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Am Fam Physician. 2020;101(11):687-688

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Clinical Question

What are the risks and benefits of supplemental oxygen therapy in nonhypoxemic patients being treated for acute coronary syndrome?

Evidence-Based Answer

No conclusive evidence demonstrates that routine use of supplemental oxygen therapy is associated with clinical benefit or harm in nonhypoxemic patients with acute myocardial infarction (MI). (Strength of Recommendation [SOR]: A, based on systematic reviews and meta-analyses of randomized controlled trials [RCTs].) Supplemental oxygen therapy in patients with normal oxygen levels does not reduce pain, cardiac enzyme levels, infarct size, or the risk of in-hospital or 30-day mortality, but it does not worsen any of these outcomes. (SOR: A, based on systematic reviews and meta-analyses of RCTs.)

Evidence Summary

A 2016 Cochrane review of five RCTs (N = 1,173) compared the effects of supplemental oxygen with room air in adults presenting with acute MI (suspected or proven ST segment–elevation MI [STEMI] or non-STEMI) within 24 hours of symptom onset.1 All trials compared supplemental oxygen administered via mask or nasal cannula at rates of 4 to 8 L per minute with room air; follow-up periods ranged from four weeks to six months. Mortality was the primary outcome in all studies, but three also measured patient-reported pain or opiate use (as a proxy for pain) and biochemical markers (e.g., creatine kinase, troponin); two assessed risk of recurrent MI or ischemia. Pooled results from the trials showed no evidence of mortality benefit from the routine use of supplemental oxygen therapy in patients presenting with acute MI. An intention-to-treat analysis found that the relative risk (RR) of all-cause mortality was 0.99 (95% CI, 0.50 to 1.95); the RR increased to 1.02 (95% CI, 0.52 to 1.98) when only patients with confirmed MI were included. The included trials (n = 250) showed no improvement in pain with supplemental oxygen therapy (pooled RR = 0.97; 95% CI, 0.78 to 1.20). Analysis of two trials assessing the risk of recurrent MI or ischemia found a nonsignificant increase in patients who received supplemental oxygen therapy (RR = 1.67; 95% CI, 0.94 to 2.99). The heterogeneity of included trials was moderate, and the overall risk of bias ranged from low (for ischemia recurrence) to high (for mortality). The overall quality of evidence was low.

A 2018 meta-analysis that included three RCTs performed since the 2016 Cochrane review compared the effects of supplemental oxygen therapy with room air in patients with suspected or confirmed acute MI (N = 7,998).2 Pooled results showed that supplemental oxygen therapy did not reduce the risk of in-hospital mortality (odds ratio [OR] = 1.11; 95% CI, 0.69 to 1.77) or 30-day mortality (OR = 1.09; 95% CI, 0.80 to 1.50) in patients with normal baseline oxygen levels.3 Among patients with confirmed MI, there was no difference between the groups in terms of troponin levels (mean difference: −0.06; 95% CI, −0.70 to 0.59) and infarct size (mean difference: 0.91; 95% CI, −1.39 to 3.20). Statistical heterogeneity between studies was low, and evidence quality was low to moderate.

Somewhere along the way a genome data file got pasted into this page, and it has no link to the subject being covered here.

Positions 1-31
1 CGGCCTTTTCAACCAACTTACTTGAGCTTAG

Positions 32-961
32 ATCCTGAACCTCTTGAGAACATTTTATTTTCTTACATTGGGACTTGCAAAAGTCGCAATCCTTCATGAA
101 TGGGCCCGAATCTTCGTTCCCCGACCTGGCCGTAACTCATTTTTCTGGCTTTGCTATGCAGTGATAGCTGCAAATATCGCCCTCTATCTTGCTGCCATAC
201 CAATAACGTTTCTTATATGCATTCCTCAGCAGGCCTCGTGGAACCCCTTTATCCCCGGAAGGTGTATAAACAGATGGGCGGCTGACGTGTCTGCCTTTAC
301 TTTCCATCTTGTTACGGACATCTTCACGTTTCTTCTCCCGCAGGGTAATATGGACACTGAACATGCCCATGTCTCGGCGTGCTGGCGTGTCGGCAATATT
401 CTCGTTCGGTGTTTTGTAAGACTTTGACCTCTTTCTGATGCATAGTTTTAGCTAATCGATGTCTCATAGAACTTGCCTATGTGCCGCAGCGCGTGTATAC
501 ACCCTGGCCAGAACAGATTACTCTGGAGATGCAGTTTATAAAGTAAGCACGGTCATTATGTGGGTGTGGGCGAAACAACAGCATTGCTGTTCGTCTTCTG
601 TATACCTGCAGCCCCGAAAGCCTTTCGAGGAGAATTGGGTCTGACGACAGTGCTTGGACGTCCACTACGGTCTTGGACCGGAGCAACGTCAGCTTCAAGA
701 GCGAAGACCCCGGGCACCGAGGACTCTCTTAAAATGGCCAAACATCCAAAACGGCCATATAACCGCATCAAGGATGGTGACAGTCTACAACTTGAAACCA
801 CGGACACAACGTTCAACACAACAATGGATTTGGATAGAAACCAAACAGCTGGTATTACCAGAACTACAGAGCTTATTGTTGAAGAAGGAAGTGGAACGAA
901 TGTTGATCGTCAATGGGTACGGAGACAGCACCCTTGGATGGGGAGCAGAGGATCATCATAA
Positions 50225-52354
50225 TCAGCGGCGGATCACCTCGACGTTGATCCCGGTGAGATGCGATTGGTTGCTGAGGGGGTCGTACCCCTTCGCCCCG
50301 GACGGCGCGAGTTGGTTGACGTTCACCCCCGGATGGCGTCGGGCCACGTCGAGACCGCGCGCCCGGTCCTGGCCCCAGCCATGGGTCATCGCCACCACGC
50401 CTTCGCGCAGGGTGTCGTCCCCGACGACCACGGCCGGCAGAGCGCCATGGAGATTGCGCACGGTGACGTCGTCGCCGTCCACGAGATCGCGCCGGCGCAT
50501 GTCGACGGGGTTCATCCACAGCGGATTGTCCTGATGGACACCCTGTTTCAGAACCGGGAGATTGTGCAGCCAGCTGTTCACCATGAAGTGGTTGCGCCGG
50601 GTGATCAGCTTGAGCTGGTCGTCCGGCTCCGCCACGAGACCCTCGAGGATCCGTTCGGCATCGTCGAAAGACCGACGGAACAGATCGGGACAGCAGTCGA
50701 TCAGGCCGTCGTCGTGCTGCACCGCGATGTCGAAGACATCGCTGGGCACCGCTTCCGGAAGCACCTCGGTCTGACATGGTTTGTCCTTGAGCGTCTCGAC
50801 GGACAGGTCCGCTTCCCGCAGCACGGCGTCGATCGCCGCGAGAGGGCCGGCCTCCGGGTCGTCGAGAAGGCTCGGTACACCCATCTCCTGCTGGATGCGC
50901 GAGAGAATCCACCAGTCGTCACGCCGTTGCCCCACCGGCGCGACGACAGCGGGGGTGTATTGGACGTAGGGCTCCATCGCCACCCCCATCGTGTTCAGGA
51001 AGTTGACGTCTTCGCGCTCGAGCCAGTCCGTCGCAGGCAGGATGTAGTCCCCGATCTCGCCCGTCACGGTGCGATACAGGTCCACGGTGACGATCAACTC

Recommendations from Others

American College of Cardiology Foundation/American Heart Association guidelines for the management of STEMI4 and non-STEMI5 recommend supplemental oxygen therapy for patients with arterial oxygen saturation less than 90%, respiratory distress, or other high-risk features of hypoxemia, noting that there is no evidence of benefit in patients with arterial oxygen saturation of 90% or more. Similarly, the European Society of Cardiology's 2017 guidelines for the management of STEMI recommend against supplemental oxygen therapy in patients with oxygen saturation of 90% or more, noting that there is no evidence of benefit but potential harm from hyperoxia in patients with uncomplicated acute coronary syndrome who are not hypoxemic.6

Copyright © Family Physicians Inquiries Network. Used with permission.

Clinical Inquiries provides answers to questions submitted by practicing family physicians to the Family Physicians Inquiries Network (FPIN). Members of the network select questions based on their relevance to family medicine. Answers are drawn from an approved set of evidence-based resources and undergo peer review. The strength of recommendations and the level of evidence for individual studies are rated using criteria developed by the Evidence-Based Medicine Working Group (https://www.cebm.net).

The complete database of evidence-based questions and answers is copyrighted by FPIN. If interested in submitting questions or writing answers for this series, go to https://www.fpin.org or email: questions@ fpin.org.

This series is coordinated by John E. Delzell Jr., MD, MSPH, associate medical editor.

A collection of FPIN’s Clinical Inquiries published in AFP is available at https://www.aafp.org/afp/fpin.

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